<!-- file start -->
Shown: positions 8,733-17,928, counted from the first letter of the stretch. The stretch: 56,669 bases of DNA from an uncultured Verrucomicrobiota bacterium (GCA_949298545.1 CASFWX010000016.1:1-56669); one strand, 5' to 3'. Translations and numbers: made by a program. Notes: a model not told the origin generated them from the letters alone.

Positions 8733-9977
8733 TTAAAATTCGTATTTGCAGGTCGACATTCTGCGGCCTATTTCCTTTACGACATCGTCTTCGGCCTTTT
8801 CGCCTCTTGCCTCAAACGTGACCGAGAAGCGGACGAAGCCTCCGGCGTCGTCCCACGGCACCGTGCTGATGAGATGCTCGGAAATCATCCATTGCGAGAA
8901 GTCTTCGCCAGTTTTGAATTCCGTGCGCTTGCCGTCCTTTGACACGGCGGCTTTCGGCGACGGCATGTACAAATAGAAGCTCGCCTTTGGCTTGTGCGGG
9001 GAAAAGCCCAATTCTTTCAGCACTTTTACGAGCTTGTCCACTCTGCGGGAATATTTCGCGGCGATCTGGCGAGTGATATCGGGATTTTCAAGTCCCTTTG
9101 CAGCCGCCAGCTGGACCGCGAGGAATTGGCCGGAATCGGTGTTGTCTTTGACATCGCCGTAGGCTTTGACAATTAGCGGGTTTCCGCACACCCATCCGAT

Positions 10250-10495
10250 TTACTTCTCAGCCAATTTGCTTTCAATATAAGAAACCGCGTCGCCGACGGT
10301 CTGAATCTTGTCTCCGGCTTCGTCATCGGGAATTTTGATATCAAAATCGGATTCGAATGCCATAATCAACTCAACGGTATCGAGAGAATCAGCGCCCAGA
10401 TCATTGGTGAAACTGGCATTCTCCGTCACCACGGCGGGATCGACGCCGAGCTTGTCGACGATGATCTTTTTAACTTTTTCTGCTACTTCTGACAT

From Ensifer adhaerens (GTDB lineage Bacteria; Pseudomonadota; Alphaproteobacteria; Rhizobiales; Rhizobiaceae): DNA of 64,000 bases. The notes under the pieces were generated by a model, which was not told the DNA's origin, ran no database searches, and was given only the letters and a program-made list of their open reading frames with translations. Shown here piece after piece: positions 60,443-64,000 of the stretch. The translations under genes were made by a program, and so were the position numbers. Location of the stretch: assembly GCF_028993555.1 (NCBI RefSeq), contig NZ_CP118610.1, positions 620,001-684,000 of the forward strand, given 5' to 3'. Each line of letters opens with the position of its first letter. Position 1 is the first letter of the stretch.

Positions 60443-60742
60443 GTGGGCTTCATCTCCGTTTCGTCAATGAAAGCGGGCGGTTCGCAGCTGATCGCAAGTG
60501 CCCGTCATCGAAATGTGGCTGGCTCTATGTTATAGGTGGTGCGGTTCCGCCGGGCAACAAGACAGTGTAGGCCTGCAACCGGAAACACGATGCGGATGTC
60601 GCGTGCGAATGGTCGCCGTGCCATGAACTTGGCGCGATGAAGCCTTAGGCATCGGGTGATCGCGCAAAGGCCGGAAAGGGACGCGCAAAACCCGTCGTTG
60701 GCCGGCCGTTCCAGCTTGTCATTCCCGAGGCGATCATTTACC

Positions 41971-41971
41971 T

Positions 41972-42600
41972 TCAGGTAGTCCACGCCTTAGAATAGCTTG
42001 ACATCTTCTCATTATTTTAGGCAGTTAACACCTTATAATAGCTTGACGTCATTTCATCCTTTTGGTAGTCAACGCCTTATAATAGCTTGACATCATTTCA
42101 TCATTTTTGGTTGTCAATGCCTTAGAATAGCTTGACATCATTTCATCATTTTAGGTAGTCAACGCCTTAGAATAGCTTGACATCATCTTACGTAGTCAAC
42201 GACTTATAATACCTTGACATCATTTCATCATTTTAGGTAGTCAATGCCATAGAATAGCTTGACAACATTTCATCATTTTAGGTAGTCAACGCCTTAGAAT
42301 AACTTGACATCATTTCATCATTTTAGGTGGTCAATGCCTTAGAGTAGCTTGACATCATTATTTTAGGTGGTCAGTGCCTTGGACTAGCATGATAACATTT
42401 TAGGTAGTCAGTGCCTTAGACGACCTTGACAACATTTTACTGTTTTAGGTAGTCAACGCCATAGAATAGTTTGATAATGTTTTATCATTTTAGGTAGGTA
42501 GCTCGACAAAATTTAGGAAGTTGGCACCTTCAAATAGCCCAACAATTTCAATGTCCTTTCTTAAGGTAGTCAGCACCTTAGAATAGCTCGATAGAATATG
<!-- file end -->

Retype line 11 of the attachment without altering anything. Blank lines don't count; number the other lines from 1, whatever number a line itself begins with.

10401 TCATTGGTGAAACTGGCATTCTCCGTCACCACGGCGGGATCGACGCCGAGCTTGTCGACGATGATCTTTTTAACTTTTTCTGCTACTTCTGACAT